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In this matter the new employer was required to make a formal application to the Fair Work commission seeking “orders relating to instrument covering new employer and transferring employee”. This is a legal requirement under the Fair Work Act.
In this matter the company wished to bring maintenance services “in-house” and employee directly a worker who was employed by an external contractor.
The company made the contractor’s employee an offer of employment, conditional upon the Fair Work Commission making the order that the incoming employee will be covered by its agreement (and not that of the labour-hire company).
The company was required to make this request because where the employee ceases employment with the contractor and commences employment with the new employer within three months after the termination of his employment with the contractor, there will be a transfer of business within the meaning of s.311(1) of the Act. This is because:
(1) the work that the employee will perform with the company will be the same or similar to the work he is currently performing for the contractor; and
(2) there is a connection between the contractor and the company, on account of the insourcing of maintenance work from the contractor to the company.
This is not as simple as it sounds, the Commission is required to consider that agreement to the new arrangement was agreed by:
- The company who argued that for its insourcing to be effective, employees must be engaged on equivalent terms and conditions of employment.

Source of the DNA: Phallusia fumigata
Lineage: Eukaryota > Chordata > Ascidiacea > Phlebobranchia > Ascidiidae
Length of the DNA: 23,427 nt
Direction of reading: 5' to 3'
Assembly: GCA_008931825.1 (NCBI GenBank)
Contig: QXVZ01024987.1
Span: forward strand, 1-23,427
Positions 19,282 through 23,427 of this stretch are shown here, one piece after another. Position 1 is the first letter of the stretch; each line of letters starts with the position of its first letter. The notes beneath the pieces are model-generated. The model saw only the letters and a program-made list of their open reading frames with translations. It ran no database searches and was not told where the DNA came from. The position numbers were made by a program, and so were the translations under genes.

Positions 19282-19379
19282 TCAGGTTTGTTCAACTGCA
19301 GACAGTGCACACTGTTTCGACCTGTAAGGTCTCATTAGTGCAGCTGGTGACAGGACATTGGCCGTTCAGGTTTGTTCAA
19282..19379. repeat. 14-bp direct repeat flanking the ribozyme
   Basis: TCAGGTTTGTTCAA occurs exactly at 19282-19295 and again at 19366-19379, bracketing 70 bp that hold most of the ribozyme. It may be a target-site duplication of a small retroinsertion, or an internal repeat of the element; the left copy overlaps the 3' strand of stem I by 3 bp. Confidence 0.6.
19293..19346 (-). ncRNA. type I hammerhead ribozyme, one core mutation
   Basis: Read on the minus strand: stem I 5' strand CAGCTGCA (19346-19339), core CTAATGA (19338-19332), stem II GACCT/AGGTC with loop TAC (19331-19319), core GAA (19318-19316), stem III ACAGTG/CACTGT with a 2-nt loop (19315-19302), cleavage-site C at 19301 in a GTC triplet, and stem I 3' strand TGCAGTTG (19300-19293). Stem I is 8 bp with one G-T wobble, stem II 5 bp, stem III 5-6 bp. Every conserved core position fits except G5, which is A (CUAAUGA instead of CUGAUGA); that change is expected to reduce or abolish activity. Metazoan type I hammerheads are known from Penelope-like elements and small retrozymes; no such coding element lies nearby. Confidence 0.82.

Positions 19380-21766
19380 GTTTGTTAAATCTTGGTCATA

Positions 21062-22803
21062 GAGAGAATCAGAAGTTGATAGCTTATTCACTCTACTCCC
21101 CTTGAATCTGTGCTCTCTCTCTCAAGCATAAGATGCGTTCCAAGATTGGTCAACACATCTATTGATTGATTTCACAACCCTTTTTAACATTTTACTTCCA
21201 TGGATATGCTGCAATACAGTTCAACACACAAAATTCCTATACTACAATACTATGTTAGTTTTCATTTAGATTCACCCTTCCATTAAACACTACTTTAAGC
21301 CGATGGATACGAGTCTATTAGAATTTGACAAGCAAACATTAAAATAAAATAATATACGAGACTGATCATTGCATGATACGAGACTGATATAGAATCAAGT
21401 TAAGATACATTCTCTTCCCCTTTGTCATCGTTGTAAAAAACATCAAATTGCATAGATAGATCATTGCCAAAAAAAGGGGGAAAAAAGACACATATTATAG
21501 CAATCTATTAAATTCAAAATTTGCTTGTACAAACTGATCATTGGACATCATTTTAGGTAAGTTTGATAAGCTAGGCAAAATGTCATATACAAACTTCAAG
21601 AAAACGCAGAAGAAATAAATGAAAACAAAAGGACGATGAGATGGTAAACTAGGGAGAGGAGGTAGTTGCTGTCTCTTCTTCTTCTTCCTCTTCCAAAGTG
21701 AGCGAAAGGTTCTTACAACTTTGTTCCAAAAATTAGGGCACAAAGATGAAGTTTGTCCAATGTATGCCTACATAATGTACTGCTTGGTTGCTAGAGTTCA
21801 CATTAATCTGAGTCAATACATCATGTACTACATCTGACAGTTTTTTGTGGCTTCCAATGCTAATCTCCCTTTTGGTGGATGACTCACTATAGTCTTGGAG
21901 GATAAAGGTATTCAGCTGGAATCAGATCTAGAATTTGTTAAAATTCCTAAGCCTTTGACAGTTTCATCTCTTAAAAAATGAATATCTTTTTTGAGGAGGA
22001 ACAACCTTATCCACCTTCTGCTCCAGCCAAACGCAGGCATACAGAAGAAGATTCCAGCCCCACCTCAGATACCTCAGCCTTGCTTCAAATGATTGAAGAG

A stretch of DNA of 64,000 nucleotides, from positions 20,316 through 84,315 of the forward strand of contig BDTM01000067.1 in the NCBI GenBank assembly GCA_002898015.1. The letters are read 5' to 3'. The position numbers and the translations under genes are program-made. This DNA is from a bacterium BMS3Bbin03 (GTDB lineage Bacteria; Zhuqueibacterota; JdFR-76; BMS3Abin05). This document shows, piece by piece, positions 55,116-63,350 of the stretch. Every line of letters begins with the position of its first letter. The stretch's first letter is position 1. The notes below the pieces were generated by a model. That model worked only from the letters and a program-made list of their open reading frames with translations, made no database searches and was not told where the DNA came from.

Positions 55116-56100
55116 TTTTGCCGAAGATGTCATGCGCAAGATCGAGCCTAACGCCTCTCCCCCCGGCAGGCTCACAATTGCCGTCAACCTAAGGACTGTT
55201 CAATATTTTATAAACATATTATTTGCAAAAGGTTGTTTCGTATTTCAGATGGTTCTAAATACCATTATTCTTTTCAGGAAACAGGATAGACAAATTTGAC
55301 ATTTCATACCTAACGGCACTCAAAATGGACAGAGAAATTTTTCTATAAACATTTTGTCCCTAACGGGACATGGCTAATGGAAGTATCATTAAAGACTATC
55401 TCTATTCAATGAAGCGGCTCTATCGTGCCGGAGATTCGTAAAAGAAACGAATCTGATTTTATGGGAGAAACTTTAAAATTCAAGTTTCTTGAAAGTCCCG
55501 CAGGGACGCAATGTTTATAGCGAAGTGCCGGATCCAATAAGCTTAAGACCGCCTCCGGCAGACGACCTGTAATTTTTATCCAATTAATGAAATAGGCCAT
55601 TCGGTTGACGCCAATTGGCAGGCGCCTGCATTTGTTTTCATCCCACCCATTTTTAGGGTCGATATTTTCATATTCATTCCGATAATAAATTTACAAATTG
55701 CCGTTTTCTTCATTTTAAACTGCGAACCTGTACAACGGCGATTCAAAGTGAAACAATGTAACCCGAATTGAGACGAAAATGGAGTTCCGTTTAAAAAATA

- There had been consultation with the employee and his union, even though the change will result in a reduction in his pay.
The upside for the employee is permanent employment; with the employee providing evidence that he voluntarily applied for the position because of the opportunity of ongoing employment, despite taking home less money. The Commissioner also noting that on top of job security, the rate of pay offered by the company “is well in excess of the legislative safety net”.
The Commissioner also noted that the contractor’s enterprise agreement had nominally expired in 2017 and that there were not provision for further pay increases, whilst the company’s enterprise agreement provides for further annual pay increases for the next two years. This would also mean that, if the application was not granted, the company would be forced to operate two employment systems, leading to operational inefficiencies.
Significant economic disadvantage by coverage of the contractor’s enterprise agreement was another required consideration. This was determined to be a neutral factor in this matter.
Degree of business synergy between the contractor and the company
The Commission found there to be little business synergy between the contractor and the company.
The public interest
The notion of public interest refers to matters that might affect the public as a whole. Having regard to those matters, there are no public interest considerations that would militate against making the order sought.
The contractor’s employee was able to accept the employment with his new employer and everybody lived happily ever after.
Warning: highly prejudicial statement ahead. What have we come to where an employee and an employing company is required to make a formal application to the Fair Work Commission to go from a somewhat insecure employment to having the ongoing security of a well-established company?
Not referencing this decision in particular, but for too long companies have used labour-hire companies to diminish the economic standing of workers. I believe this to be both immoral and socially unacceptable. In my world, companies should employee a core of ongoing (sometimes called “permanent”) employees, and “top-up” with casual labour when required. Good casual workers, if the possibility arose, could then transition to permanent or ongoing employment with said company.
The rorting of labour-hire workers by the labour-hire industry has caused the state government to introduce regulations and a whole new department to keep them in check.